A Scottish NHS board has been fined £180,000 over the death of a 78-year-old man who fell out of his hospital bed three times.
NHS Highland was fined on Tuesday after admitting to a breach of health and safety regulations at Inverness Sheriff’s Court on January 31.
The prosecution told the court that Colin Lloyd was admitted to Raigmore Hospital on February 6, 2019, following a fall at home.
It was assessed as being unsuitable for bed rails, but at “high risk” of falling and requiring individual attention and observation.
The room to which Mr. Lloyd was transferred was run by a nurse who looked after two six-bed rooms and assisted in triaging in another room, meaning he did not receive the necessary personal attention.
During his time in the hospital, he fell out of bed three times.
The first drop, on February 6, was discovered after a witness heard a scream in Mr Lloyd’s room.
He had a cut on his forehead and a CT scan found a brain hemorrhage.
The second drop occurred six days later, and a third drop occurred two days later.
This final fall reopened the head wound and Mr Lloyd suffered further bleeding to the brain.
His condition worsened and he died on the ward two days later.
During Mr Lloyd’s time at the hospital, the Crown Office said the court heard that staff repeatedly requested more nurses to help him deliver the care he needed as there were new admissions to attend to and other patients with enhanced care needs.
The prosecutor said that, at the time, there was no apparent overview of staffing requests across all wards or a formal system for escalating unfilled staffing requests or for reviewing the situation for alternative solutions.
Speaking after the sentencing, Debbie Carroll, from the Prosecutor’s Office of the Crown and Tax Service, said: “The tragic death of Colin Lloyd could have been prevented if adequate and sufficient measures had been taken.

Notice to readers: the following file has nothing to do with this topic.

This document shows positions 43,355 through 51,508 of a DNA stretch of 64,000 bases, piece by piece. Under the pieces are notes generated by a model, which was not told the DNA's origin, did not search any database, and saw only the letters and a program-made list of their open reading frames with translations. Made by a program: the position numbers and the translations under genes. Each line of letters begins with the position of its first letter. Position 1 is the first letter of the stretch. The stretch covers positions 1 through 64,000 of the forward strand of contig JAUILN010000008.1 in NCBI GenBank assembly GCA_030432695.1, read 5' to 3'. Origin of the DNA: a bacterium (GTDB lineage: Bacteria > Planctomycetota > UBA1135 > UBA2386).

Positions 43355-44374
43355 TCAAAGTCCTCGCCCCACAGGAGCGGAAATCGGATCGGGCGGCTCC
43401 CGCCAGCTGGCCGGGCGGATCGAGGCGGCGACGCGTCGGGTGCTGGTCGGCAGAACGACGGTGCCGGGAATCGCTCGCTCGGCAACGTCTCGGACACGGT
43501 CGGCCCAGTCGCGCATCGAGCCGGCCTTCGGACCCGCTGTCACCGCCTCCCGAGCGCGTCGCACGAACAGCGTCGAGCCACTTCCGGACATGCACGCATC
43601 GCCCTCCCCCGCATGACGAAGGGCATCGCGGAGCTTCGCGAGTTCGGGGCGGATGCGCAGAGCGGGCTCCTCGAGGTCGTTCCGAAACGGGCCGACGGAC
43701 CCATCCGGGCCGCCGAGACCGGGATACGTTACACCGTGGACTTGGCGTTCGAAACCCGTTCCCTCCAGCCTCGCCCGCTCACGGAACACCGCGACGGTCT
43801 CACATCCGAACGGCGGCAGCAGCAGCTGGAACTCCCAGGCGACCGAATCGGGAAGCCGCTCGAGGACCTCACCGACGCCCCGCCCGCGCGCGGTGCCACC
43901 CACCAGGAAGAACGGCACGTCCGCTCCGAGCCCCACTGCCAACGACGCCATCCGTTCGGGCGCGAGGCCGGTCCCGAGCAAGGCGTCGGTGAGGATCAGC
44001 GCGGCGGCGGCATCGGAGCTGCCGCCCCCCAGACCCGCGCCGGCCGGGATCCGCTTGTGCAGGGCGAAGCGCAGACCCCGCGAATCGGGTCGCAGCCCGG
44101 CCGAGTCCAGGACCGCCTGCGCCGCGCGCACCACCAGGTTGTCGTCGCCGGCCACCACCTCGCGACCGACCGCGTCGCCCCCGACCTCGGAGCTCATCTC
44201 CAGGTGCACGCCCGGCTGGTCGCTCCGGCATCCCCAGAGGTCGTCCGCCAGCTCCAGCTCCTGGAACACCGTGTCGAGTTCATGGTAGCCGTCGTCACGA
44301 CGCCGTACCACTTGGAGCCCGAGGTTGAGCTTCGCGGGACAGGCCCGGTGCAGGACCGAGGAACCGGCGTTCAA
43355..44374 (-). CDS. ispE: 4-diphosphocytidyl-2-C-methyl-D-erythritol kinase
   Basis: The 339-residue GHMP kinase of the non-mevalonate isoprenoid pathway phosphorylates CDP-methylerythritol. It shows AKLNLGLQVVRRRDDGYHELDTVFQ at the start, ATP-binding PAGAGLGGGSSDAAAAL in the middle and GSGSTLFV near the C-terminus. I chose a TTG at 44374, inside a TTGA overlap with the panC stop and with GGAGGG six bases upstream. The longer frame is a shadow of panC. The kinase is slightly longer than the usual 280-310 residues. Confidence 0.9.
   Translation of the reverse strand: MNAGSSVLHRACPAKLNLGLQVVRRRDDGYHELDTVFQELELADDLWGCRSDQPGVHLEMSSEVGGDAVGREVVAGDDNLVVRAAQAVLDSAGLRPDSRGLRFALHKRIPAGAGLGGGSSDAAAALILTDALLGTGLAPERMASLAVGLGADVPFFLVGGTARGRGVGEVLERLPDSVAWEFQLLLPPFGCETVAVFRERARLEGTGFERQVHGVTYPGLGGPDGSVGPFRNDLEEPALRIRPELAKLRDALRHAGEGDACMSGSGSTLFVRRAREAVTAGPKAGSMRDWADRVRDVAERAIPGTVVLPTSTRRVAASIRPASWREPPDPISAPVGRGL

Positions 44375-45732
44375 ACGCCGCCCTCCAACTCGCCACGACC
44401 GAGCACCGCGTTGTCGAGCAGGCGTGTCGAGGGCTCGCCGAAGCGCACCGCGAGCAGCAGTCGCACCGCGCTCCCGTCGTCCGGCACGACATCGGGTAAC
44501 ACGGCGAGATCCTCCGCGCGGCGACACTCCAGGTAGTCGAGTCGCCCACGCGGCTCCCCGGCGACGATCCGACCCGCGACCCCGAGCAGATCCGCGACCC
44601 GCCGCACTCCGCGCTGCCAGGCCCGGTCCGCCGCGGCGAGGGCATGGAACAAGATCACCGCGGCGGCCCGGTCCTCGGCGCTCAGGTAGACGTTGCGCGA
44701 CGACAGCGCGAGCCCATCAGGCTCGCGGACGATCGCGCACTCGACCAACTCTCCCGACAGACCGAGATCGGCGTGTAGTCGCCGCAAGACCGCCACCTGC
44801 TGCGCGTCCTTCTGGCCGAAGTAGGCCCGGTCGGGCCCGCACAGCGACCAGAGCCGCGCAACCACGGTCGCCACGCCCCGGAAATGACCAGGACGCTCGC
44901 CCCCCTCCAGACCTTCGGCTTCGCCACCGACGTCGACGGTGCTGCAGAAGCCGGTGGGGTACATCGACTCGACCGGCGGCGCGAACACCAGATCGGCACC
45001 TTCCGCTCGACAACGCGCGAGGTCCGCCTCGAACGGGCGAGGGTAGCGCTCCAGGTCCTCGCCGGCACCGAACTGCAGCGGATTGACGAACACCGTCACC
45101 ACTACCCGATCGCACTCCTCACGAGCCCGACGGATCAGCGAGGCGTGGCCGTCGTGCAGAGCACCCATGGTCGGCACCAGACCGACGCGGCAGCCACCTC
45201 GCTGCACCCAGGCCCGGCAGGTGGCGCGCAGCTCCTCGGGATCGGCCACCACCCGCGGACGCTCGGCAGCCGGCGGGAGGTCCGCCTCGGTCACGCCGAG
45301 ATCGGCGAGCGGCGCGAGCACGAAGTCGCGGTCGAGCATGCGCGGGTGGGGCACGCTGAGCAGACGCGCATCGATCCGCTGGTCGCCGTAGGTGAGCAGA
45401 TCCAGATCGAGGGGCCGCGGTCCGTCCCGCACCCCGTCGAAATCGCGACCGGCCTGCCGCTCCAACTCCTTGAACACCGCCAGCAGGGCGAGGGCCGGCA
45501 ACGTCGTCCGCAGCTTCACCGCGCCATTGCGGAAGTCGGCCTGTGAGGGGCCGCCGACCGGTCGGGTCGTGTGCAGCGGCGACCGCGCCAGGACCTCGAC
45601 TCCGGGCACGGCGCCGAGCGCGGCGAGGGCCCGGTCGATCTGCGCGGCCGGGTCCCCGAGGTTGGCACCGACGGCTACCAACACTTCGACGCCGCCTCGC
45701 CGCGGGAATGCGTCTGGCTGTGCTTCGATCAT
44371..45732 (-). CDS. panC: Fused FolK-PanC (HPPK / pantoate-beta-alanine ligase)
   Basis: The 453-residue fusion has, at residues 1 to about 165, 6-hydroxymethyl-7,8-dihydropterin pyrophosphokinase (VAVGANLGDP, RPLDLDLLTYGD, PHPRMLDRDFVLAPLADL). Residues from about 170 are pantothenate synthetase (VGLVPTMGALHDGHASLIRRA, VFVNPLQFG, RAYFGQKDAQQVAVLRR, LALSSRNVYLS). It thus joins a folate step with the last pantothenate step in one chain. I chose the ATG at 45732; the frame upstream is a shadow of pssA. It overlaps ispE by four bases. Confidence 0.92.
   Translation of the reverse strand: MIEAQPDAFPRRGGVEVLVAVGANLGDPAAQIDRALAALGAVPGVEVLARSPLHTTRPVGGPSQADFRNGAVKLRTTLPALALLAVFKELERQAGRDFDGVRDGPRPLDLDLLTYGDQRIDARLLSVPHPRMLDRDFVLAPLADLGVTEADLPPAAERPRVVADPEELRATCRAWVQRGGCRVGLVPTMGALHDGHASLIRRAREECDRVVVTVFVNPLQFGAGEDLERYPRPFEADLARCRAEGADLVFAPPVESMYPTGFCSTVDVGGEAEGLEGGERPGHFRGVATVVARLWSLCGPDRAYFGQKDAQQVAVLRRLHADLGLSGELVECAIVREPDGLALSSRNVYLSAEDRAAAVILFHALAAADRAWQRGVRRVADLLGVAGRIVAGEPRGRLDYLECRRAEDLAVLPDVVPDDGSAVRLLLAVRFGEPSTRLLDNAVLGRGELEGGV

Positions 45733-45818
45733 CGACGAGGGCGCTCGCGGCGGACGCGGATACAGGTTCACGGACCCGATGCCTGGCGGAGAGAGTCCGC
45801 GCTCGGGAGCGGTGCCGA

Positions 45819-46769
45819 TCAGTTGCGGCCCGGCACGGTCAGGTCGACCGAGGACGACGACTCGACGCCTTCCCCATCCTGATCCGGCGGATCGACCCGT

“The Highland Board of Health did not have effective control measures and arrangements to prevent or mitigate falls for patients identified as being at risk and Colin Lloyd suffered fatal head trauma as a result.
“This prosecution should remind duty bearers that failure to manage and implement effective measures can have fatal consequences and they will be held accountable for this failure.”
NHS Highland has apologized for mistakes made in Mr Lloyd’s care.
Fiona Hogg, director of people and culture, said: “We deeply regret the identified failures in our care that led to the death of a patient at Raigmore Hospital in 2019.
“We recognize the lasting damage this will have caused to those who loved and cared for Mr. Lloyd and we are sorry to have let them down. Our internal post-incident review identified several areas for improvement, and as a result, we have made a number of changes to our systems and practices.
“This includes clearer and more responsive processes for growing staff shortages, the introduction of volunteers to provide additional support and companionship to older people in the acute hospital setting, and better training for staff caring for people running the risk of falling.
Health and Safety Executive (HSE) Inspector Penny Falconer said: “This incident could have been so easily prevented simply by carrying out the correct control measures and safe working practices.
“Organizations should be aware that HSE will not hesitate to take appropriate compliance action against those who do not meet required standards.”